Nov. 28, 1994
Vol. 14, No. 7

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    Germanic Studies: New name, new focus

    The Department of Germanic Languages & Literatures has voted to change its name to the Department of Germanic Studies, effective immediately, and has entirely redesigned its program of study. The new program will begin in the 1995-96 academic year.

    "This change of name is more than cosmetic," said Robert von Hallberg, Professor and Chairman of Germanic Studies. "It represents a complete shift in departmental and academic focus -- on both the graduate and undergraduate levels -- from German languages and literary history to a focus on German cultural studies."

    According to von Hallberg, cultural studies can be defined as a theoretical mode that applies interpretive methods, some from traditional literary study and others from sociology, anthropology and history, to a wide range of cultural "texts," including film, newspapers and advertisements.

    "The point is to draw conclusions about the nature of cultural experiences and productions, generally, and mass culture, specifically," von Hallberg said.

    "The new program is absolutely unique," said Sander Gilman, Professor in Germanic Studies. "No other university in the world is doing the kind of things we will do. We are no longer studying primarily German philology -- we are now providing a general introduction to German culture as well as specific ways of analyzing aspects of that culture, including in the areas of psychoanalysis, visual culture, Jewish life and social history."

    "While much of the whole profession is becoming interested in cultural studies, this department has been out ahead of others in developing a coherent curriculum," von Hallberg added. "Our new graduate programs have a serious commitment to cultural studies as the main focus of work. The idea is not to exclude but to broaden the field of possible textual studies."

    As part of the new program, graduate students in Germanic Studies will choose to work in one of eight newly designed concentrations:

    _ Literary History, Theory & Aesthetics, which emphasizes the study of historical, formal and theoretical questions about literature in general and Germanic literatures in particular.

    _ Social Analysis & Critical Theory: Philosophy, Historiography, Sociology -- focusing on the theories of Central European thinkers writing in German, including Marx, Weber, Freud and Benjamin.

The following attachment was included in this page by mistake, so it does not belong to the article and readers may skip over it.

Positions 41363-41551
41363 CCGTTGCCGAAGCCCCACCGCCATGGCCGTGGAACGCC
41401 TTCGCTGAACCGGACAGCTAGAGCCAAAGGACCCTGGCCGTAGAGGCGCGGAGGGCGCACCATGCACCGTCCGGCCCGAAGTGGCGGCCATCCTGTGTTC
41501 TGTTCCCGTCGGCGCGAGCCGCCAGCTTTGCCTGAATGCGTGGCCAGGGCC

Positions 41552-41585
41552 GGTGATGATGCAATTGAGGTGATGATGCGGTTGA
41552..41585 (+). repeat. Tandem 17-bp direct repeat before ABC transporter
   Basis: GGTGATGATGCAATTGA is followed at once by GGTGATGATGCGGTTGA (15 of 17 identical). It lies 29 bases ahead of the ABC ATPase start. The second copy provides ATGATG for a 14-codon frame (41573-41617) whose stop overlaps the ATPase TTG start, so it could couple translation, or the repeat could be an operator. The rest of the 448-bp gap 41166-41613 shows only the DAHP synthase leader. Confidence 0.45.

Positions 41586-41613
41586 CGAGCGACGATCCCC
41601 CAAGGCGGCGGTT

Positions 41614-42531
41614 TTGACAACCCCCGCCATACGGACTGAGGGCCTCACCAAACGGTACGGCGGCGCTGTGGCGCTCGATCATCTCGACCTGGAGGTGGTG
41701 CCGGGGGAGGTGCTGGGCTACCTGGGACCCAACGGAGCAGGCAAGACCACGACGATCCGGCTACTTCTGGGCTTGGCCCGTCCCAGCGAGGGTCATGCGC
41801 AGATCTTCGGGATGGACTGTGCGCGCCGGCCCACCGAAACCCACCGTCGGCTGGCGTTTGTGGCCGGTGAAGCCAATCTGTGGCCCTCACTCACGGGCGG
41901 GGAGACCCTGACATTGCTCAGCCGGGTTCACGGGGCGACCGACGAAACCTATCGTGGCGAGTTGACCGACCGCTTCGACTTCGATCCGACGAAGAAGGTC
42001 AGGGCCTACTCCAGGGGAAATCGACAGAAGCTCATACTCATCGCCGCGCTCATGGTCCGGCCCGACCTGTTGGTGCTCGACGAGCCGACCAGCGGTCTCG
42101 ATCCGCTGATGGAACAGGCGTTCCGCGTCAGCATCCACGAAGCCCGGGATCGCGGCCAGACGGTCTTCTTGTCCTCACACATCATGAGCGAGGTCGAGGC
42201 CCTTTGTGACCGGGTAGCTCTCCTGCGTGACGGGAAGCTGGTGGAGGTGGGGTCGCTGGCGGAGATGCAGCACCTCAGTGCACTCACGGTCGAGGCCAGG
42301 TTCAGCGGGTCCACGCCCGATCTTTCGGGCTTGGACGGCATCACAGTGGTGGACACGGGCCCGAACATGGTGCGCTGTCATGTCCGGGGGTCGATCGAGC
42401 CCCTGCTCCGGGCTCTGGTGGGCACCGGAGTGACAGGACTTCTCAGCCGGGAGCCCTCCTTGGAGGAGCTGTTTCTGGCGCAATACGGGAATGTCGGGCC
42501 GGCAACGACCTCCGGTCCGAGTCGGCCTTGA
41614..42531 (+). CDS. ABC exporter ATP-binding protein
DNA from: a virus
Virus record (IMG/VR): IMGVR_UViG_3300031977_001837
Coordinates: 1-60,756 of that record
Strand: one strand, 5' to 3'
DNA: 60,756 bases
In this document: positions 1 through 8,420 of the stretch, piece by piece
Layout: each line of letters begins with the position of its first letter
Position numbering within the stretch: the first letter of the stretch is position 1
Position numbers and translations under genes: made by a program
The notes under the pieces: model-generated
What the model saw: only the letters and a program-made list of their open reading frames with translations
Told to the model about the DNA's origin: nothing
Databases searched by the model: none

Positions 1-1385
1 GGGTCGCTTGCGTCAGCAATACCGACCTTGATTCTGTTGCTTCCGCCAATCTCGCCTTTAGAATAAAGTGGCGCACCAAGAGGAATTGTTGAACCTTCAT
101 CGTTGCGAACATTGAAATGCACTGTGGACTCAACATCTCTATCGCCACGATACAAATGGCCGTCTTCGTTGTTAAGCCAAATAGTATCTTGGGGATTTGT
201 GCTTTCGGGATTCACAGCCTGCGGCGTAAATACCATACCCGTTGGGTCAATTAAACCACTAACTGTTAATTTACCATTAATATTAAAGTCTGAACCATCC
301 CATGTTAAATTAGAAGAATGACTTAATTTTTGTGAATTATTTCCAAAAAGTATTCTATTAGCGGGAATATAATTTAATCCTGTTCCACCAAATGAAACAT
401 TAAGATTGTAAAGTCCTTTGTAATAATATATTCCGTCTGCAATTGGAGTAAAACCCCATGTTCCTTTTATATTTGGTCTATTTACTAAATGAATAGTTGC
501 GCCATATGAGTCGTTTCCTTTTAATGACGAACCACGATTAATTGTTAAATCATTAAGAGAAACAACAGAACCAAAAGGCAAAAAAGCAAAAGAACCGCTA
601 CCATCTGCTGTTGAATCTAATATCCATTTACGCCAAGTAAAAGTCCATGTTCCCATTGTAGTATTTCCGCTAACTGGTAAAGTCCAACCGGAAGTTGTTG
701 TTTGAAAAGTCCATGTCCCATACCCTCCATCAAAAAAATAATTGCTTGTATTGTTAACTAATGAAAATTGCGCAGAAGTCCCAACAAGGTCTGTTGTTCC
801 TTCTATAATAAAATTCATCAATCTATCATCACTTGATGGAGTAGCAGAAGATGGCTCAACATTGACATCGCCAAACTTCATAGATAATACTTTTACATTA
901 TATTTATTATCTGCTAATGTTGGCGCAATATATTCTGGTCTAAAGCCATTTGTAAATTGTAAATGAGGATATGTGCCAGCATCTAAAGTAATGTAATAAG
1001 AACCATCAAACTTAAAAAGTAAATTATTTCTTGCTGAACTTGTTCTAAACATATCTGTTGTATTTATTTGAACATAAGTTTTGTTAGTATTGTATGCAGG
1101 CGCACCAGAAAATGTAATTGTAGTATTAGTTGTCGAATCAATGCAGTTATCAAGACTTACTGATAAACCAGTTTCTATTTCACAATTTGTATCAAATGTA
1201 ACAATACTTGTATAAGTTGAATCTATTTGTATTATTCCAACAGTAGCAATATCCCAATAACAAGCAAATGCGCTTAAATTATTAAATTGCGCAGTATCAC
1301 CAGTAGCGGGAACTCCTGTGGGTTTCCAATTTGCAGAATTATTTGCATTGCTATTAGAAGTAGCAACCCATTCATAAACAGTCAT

_ Visual Culture, which focuses on Central European cinema, as well as related aspects of photography, architecture and design.

    _ German & European Modernity, which emphasizes the relationships between 20th-century German and European political events, social transformations and aesthetic developments.

    _ Pre-modern Textual & Cultural Studies, which focuses on the development of pre-modern culture in Germanic and German lands -- that is, the medieval, Renaissance, Baroque, pre-Enlightenment and early Enlightenment periods.

    _ The Culture of Psychoanalysis, which emphasizes psychoanalytic theory and applied psychoanalysis within a wide range of theoretical approaches and options.

    _ Jewish Cultures in Ashkenaz, which focuses on the role Jewish culture played and plays in the German-speaking world and the destruction and rebirth of the Jewish cultures in the Ashkenaz region.

    _ Dialectics of Enlightenment, which focuses on intellectual life within the broad cultural, political and social contexts of late-18th-century and early-19th-century German-speaking Central Europe.

    "The new concentrations are very interdisciplinary, but the department has always had an interdisciplinary strength," von Hallberg said. "One of the reasons we can do what we are planning to do is the depth we have within the department as well as within the University. For example, we will maintain close ties to the Film Studies Center, and Miriam Hansen will be a part of much of our work." Hansen, Professor in English Language & Literature and Director of the Film Studies Center, is a leading scholar in German film history and theory.

    According to von Hallberg, individual advising is also an important component of the new graduate program. "Students will have the opportunity to devise interesting and challenging projects and to work not only with our department's faculty but with literally dozens of faculty members from other University departments," he said.